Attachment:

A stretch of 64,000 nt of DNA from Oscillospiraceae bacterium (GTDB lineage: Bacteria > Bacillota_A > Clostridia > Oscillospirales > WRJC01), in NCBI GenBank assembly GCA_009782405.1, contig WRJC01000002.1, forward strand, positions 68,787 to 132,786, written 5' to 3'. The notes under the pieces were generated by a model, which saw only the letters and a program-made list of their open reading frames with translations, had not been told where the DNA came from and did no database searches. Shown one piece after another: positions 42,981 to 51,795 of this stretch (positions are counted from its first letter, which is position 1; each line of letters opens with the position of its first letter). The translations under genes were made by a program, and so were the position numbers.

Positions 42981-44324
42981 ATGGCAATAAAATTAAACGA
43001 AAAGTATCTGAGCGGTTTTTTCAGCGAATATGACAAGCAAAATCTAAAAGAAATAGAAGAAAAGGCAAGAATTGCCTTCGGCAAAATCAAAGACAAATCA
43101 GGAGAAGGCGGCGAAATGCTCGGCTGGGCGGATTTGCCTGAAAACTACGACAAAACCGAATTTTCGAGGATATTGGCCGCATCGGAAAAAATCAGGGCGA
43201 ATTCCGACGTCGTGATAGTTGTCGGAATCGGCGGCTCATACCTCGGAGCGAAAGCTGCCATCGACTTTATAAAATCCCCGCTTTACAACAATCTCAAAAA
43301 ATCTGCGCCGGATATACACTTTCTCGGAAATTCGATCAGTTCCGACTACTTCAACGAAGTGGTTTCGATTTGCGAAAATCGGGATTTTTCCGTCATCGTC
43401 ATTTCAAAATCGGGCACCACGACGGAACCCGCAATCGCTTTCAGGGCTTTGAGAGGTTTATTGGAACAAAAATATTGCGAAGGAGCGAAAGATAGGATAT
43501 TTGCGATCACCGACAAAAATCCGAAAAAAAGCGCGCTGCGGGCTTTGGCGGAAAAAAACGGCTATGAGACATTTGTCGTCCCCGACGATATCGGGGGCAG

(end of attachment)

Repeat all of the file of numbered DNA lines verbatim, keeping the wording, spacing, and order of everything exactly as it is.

A stretch of 64,000 nt of DNA from Oscillospiraceae bacterium (GTDB lineage: Bacteria > Bacillota_A > Clostridia > Oscillospirales > WRJC01), in NCBI GenBank assembly GCA_009782405.1, contig WRJC01000002.1, forward strand, positions 68,787 to 132,786, written 5' to 3'. The notes under the pieces were generated by a model, which saw only the letters and a program-made list of their open reading frames with translations, had not been told where the DNA came from and did no database searches. Shown one piece after another: positions 42,981 to 51,795 of this stretch (positions are counted from its first letter, which is position 1; each line of letters opens with the position of its first letter). The translations under genes were made by a program, and so were the position numbers.

Positions 42981-44324
42981 ATGGCAATAAAATTAAACGA
43001 AAAGTATCTGAGCGGTTTTTTCAGCGAATATGACAAGCAAAATCTAAAAGAAATAGAAGAAAAGGCAAGAATTGCCTTCGGCAAAATCAAAGACAAATCA
43101 GGAGAAGGCGGCGAAATGCTCGGCTGGGCGGATTTGCCTGAAAACTACGACAAAACCGAATTTTCGAGGATATTGGCCGCATCGGAAAAAATCAGGGCGA
43201 ATTCCGACGTCGTGATAGTTGTCGGAATCGGCGGCTCATACCTCGGAGCGAAAGCTGCCATCGACTTTATAAAATCCCCGCTTTACAACAATCTCAAAAA
43301 ATCTGCGCCGGATATACACTTTCTCGGAAATTCGATCAGTTCCGACTACTTCAACGAAGTGGTTTCGATTTGCGAAAATCGGGATTTTTCCGTCATCGTC
43401 ATTTCAAAATCGGGCACCACGACGGAACCCGCAATCGCTTTCAGGGCTTTGAGAGGTTTATTGGAACAAAAATATTGCGAAGGAGCGAAAGATAGGATAT
43501 TTGCGATCACCGACAAAAATCCGAAAAAAAGCGCGCTGCGGGCTTTGGCGGAAAAAAACGGCTATGAGACATTTGTCGTCCCCGACGATATCGGGGGCAG